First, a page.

Myth or Medicine
Second Opinion 5
Hypertension, the medical term for abnormally high blood pressure, is one disease that has no trouble living up to its nickname: the silent killer. Unlike some medical conditions, hypertension does not give you any warning signs. You can have it, feel perfectly healthy, and may never even know that something is wrong until serious, sometimes life-threatening, damage has already been done to critical organs in your body.
The statistics surrounding hypertension in the United States are alarming:
- Hypertension is the number one world wide epidemic, but treatable, medical condition.
- An estimated 50 million Americans have hypertension, including one in three adults, and over 60% of all senior citizens.
- About two million people are diagnosed with hypertension annually.
- Hypertension contributes to about 700,000 deaths a year from stroke, and heart and kidney disease.
- A third of those who have this disease do not know they have it.
- The illnesses brought on by uncontrolled high blood pressure cost Americans billions of dollars each year.
The good news is that hypertension is easily detectable and usually can be treated with a high degree of success. The bad news is that when it goes undetected, as is the case with millions of Americans who have hypertension but do not know it, the "silent killer" can cause:
- The heart enlarges and leads to heart failure
- Aneurysms (like small blisters) to form in the brain's blood vessels, which may burst and cause a stroke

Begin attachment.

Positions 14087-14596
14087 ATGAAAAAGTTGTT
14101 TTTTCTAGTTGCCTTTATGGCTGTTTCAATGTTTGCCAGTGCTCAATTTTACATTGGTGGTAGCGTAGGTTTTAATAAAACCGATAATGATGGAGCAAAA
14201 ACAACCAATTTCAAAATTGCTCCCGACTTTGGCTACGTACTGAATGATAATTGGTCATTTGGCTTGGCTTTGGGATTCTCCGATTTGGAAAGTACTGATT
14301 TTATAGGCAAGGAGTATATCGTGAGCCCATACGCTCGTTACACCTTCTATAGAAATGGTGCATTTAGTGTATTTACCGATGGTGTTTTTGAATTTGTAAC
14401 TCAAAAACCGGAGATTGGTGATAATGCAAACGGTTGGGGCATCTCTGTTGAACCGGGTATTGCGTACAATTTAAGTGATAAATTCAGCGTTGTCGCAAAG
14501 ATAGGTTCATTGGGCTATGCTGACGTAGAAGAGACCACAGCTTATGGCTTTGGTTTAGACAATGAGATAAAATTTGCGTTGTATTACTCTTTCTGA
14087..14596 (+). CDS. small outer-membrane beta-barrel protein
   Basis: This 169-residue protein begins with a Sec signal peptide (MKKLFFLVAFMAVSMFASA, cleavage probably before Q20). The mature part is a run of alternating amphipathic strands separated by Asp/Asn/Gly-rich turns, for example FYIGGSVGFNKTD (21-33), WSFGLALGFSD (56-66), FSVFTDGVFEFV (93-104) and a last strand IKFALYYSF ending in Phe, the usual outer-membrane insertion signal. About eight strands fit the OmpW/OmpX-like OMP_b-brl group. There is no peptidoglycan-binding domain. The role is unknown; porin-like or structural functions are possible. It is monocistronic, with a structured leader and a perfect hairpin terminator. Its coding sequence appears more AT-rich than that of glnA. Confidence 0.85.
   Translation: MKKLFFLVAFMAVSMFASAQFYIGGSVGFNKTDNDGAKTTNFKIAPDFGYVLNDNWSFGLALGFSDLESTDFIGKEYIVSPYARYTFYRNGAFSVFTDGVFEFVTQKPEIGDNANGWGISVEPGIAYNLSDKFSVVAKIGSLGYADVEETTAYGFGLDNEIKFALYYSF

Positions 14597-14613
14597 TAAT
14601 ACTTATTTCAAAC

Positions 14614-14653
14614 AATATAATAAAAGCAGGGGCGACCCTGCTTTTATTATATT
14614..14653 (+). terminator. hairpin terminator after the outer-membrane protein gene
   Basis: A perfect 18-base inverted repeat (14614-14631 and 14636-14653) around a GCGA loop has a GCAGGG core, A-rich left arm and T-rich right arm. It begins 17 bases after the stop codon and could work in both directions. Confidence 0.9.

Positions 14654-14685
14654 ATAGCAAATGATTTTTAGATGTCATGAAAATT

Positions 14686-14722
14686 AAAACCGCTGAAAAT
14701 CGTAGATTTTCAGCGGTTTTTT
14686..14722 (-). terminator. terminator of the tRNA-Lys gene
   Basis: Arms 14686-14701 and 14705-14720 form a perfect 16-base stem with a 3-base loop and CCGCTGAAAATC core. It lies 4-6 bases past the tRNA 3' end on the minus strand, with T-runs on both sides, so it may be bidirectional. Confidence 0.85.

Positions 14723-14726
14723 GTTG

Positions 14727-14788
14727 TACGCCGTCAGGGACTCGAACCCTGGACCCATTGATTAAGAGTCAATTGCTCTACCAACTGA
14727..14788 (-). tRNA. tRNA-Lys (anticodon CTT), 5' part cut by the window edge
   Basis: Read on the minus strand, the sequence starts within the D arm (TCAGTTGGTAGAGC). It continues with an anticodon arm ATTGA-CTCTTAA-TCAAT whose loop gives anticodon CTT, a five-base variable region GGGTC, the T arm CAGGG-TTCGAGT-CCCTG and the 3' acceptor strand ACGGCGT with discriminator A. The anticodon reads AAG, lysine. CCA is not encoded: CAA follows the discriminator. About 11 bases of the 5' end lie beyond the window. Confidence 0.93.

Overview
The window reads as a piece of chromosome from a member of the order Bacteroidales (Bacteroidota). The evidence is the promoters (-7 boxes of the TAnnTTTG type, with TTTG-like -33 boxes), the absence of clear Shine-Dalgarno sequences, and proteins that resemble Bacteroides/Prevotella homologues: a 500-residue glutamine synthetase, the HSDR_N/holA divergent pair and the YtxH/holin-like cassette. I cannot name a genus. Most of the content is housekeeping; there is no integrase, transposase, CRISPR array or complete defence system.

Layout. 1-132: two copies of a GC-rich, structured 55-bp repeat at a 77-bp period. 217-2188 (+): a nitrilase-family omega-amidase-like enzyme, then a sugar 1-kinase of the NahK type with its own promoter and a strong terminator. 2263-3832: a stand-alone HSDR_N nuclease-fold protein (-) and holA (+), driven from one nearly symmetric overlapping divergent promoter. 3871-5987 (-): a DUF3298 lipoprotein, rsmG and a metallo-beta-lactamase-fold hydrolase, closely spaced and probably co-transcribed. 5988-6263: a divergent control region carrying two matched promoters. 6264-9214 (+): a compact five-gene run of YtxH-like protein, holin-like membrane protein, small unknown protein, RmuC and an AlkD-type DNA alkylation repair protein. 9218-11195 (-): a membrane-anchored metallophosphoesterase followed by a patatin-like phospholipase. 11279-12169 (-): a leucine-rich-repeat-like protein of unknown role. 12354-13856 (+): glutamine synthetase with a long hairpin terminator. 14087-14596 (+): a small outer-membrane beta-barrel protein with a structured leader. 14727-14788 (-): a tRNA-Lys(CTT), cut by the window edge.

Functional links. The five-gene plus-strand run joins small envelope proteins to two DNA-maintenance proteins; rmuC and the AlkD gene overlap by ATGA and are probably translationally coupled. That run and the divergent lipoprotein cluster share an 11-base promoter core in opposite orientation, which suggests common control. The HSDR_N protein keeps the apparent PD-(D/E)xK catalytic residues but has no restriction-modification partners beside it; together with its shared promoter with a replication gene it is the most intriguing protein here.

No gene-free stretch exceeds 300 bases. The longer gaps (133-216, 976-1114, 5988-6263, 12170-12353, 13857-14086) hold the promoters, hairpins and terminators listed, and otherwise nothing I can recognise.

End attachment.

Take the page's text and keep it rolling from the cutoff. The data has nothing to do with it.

- Blood vessels in the kidney to narrow, which may lead to kidney failure
- Arteries throughout the body to "harden" faster, especially those in the heart, brain, kidneys, and legs. This can lead to a heart attack, stroke, kidney failure, or amputation of part of the leg
- Blood vessels in the eyes to burst, bleed or thicken, which may cause vision changes and can result in blindness
While hypertension can strike both adults and children, those at greater risk include:
- People over age 35
- African Americans
- People with a family history of high blood pressure
- Overweight people
- People who are not physically active
- People who consume too much salt
- People who drink too much alcohol
- People who have diabetes, gout and kidney disease
- Pregnant women
- Women who take birth control pills, who are overweight, had high blood pressure during pregnancy, have a family history of high blood pressure, or have mild kidney disease
Because usually there are no symptoms, hypertension can only be detected by measuring blood pressure-a simple, painless test that is part of routine physical exams. It is not unusual for someone who is seeing a physician about one condition to leave the office with a major surprise: a diagnosis of hypertension.
Discovering that you have hypertension may initially seem like bad news, but having that knowledge can transform you into an informed patient and literally save your life. You can then begin working with your physician to develop a sound plan for reducing and controlling your blood pressure - therapy which may include a variety of lifestyle changes as well as treatment with one or more antihypertensive drugs.
Hypertension usually can be controlled but not cured. It is a disease that usually requires lifelong monitoring with treatment that may go on indefinitely. Once you settle into a treatment plan, which may include lifestyle changes or drug therapy or both, keeping your blood pressure lower may seem easier than you imagined. And by sticking with your treatment, you will go a long way toward reducing your risk of diseases like stroke, heart attack, heart failure and kidney disease.
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